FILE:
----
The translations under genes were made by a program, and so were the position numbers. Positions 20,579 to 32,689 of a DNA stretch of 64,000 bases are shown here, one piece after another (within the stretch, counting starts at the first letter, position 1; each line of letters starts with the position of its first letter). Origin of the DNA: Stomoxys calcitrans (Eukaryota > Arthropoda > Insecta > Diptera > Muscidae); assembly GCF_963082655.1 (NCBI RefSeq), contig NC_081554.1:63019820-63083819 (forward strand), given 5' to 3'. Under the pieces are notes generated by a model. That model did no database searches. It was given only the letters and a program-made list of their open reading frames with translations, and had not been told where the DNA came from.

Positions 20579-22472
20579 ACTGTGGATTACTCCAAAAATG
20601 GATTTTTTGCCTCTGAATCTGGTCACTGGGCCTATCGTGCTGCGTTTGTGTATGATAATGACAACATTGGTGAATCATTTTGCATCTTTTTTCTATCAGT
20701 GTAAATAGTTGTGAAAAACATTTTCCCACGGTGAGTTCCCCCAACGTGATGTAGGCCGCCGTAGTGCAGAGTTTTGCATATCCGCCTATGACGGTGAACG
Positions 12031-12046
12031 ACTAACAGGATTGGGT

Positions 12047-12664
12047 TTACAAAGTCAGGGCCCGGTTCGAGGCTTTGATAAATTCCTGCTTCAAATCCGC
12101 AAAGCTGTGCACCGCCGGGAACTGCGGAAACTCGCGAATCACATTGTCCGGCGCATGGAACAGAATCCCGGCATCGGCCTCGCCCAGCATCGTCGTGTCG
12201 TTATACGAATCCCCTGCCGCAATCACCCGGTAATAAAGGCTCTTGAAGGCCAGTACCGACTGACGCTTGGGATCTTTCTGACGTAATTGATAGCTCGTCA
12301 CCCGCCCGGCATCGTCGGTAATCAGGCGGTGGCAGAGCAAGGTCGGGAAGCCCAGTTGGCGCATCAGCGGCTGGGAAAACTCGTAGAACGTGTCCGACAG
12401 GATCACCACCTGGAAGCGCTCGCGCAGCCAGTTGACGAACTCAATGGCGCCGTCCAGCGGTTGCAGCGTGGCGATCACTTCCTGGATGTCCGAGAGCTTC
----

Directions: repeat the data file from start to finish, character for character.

The translations under genes were made by a program, and so were the position numbers. Positions 20,579 to 32,689 of a DNA stretch of 64,000 bases are shown here, one piece after another (within the stretch, counting starts at the first letter, position 1; each line of letters starts with the position of its first letter). Origin of the DNA: Stomoxys calcitrans (Eukaryota > Arthropoda > Insecta > Diptera > Muscidae); assembly GCF_963082655.1 (NCBI RefSeq), contig NC_081554.1:63019820-63083819 (forward strand), given 5' to 3'. Under the pieces are notes generated by a model. That model did no database searches. It was given only the letters and a program-made list of their open reading frames with translations, and had not been told where the DNA came from.

Positions 20579-22472
20579 ACTGTGGATTACTCCAAAAATG
20601 GATTTTTTGCCTCTGAATCTGGTCACTGGGCCTATCGTGCTGCGTTTGTGTATGATAATGACAACATTGGTGAATCATTTTGCATCTTTTTTCTATCAGT
20701 GTAAATAGTTGTGAAAAACATTTTCCCACGGTGAGTTCCCCCAACGTGATGTAGGCCGCCGTAGTGCAGAGTTTTGCATATCCGCCTATGACGGTGAACG
Positions 12031-12046
12031 ACTAACAGGATTGGGT

Positions 12047-12664
12047 TTACAAAGTCAGGGCCCGGTTCGAGGCTTTGATAAATTCCTGCTTCAAATCCGC
12101 AAAGCTGTGCACCGCCGGGAACTGCGGAAACTCGCGAATCACATTGTCCGGCGCATGGAACAGAATCCCGGCATCGGCCTCGCCCAGCATCGTCGTGTCG
12201 TTATACGAATCCCCTGCCGCAATCACCCGGTAATAAAGGCTCTTGAAGGCCAGTACCGACTGACGCTTGGGATCTTTCTGACGTAATTGATAGCTCGTCA
12301 CCCGCCCGGCATCGTCGGTAATCAGGCGGTGGCAGAGCAAGGTCGGGAAGCCCAGTTGGCGCATCAGCGGCTGGGAAAACTCGTAGAACGTGTCCGACAG
12401 GATCACCACCTGGAAGCGCTCGCGCAGCCAGTTGACGAACTCAATGGCGCCGTCCAGCGGTTGCAGCGTGGCGATCACTTCCTGGATGTCCGAGAGCTTC